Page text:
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01-12-2013 | Review | Uitgave 1/2013 Open Access

Journal of Foot and Ankle Research 1/2013

Is an increase in skin temperature predictive of neuropathic foot ulceration in people with diabetes? A systematic review and meta-analysis

Journal of Foot and Ankle Research > Uitgave 1/2013
Vanessa J Houghton, Virginia M Bower, David C Chant
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Electronic supplementary material

The online version of this article (doi:10.​1186/​1757-1146-6-31) contains supplementary material, which is available to authorized users.

Competing interests

The authors declare that they have no competing interests.

Authors’ contributions

VH and VB conducted the initial literature search. VH and VB conducted the systematic review. VH and VB wrote up and edited the manuscript, a larger portion was written and edited by VH. DC conducted the meta-analysis. All authors read and approved the final manuscript.



The aim of this systematic review was to evaluate the strength of the existing research to answer the question: Is an increase in skin temperature predictive of neuropathic foot ulceration in people with diabetes?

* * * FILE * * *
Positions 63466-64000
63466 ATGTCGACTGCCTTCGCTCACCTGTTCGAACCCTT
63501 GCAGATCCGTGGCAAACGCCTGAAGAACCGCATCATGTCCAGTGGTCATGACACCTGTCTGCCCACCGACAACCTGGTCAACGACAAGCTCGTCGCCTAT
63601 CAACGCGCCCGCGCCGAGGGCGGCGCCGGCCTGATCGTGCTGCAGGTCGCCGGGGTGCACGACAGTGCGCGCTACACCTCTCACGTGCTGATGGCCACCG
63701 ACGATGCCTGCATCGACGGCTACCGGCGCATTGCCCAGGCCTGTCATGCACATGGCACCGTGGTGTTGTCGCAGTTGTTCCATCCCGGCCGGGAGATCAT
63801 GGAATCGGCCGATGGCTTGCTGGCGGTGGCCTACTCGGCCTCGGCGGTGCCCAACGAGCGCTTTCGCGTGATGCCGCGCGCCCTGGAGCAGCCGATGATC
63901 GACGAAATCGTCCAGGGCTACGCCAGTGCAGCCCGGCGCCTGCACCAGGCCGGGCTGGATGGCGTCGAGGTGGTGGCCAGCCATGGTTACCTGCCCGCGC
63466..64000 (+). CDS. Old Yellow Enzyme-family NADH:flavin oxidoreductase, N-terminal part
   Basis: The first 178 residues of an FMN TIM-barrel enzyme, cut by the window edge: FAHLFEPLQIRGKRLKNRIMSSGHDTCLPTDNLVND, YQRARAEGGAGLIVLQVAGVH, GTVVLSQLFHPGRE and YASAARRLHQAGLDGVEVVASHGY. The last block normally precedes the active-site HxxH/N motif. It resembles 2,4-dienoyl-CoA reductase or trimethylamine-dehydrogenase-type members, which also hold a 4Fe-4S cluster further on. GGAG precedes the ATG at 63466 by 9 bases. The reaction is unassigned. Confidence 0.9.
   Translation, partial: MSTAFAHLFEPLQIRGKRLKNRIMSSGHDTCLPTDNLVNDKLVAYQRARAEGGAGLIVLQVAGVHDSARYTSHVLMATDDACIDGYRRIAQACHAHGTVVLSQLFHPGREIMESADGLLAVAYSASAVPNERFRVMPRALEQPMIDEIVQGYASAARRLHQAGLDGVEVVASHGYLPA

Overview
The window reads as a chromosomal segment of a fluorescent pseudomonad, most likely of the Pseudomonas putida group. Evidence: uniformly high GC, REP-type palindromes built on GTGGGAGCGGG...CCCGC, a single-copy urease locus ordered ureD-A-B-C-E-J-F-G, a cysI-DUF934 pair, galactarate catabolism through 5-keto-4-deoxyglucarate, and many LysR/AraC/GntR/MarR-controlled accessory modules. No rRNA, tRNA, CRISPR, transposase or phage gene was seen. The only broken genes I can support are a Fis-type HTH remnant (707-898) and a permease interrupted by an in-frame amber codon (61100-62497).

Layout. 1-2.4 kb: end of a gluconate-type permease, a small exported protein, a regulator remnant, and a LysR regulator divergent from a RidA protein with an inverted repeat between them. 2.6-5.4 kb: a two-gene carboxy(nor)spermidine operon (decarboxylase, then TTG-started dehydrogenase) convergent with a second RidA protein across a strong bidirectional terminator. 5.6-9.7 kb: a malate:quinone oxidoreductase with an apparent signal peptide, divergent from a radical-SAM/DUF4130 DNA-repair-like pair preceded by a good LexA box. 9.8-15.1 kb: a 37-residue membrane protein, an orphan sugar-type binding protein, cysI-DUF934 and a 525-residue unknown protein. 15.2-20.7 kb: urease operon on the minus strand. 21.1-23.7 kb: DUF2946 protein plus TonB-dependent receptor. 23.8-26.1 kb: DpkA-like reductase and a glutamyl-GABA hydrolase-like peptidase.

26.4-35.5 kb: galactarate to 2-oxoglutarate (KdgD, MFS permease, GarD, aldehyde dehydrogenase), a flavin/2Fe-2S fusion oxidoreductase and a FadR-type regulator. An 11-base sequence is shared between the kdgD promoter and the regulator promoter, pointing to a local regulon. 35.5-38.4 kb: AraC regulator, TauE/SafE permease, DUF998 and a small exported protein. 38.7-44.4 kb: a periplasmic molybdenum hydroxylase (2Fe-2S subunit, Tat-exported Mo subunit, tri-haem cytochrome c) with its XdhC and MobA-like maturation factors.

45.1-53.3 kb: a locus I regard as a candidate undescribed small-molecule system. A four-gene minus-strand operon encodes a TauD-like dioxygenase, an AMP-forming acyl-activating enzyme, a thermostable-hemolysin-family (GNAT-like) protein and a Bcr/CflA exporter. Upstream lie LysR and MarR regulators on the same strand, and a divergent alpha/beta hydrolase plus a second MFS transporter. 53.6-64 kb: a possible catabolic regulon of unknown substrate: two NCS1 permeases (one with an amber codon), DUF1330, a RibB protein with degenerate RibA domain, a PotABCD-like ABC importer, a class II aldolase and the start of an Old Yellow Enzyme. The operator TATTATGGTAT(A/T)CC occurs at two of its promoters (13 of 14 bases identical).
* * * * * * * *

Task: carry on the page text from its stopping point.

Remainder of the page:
This study is a systematic review and meta-analysis of temperature-monitoring in the prediction and prevention of diabetic foot ulceration. Two investigators conducted a literature search for all relevant articles from 1960 until July 2011. During this process the following data bases were searched: MEDLINE, Science Direct, AMED, Australian Medical Index, APAIS-Health, ATSIhealth, EMBASE, Web of Science and OneSearch. Keywords used in this search included diabetes, foot complications, ulceration, temperature-monitoring, prediction and prevention.


Results of the meta-analysis support the theory that an increase in skin temperature is predictive of foot ulceration when compared with the same site on the contralateral limb. The theory that there is a mean norm foot temperature which can be used as a benchmark to monitor pathological change was unsupported by this meta-analysis.


The conclusions derived from this review are based on the best available scientific evidence in this field. It is intended that the results of this study will improve clinical decision-making and encourage the appropriate measures used to predict and prevent ulceration in people with diabetes at high risk of foot complications. Based on quality studies in this area, the results of this review have indicated that the use of temperature-monitoring is an effective way to predict, and thus prevent, diabetic foot ulceration.

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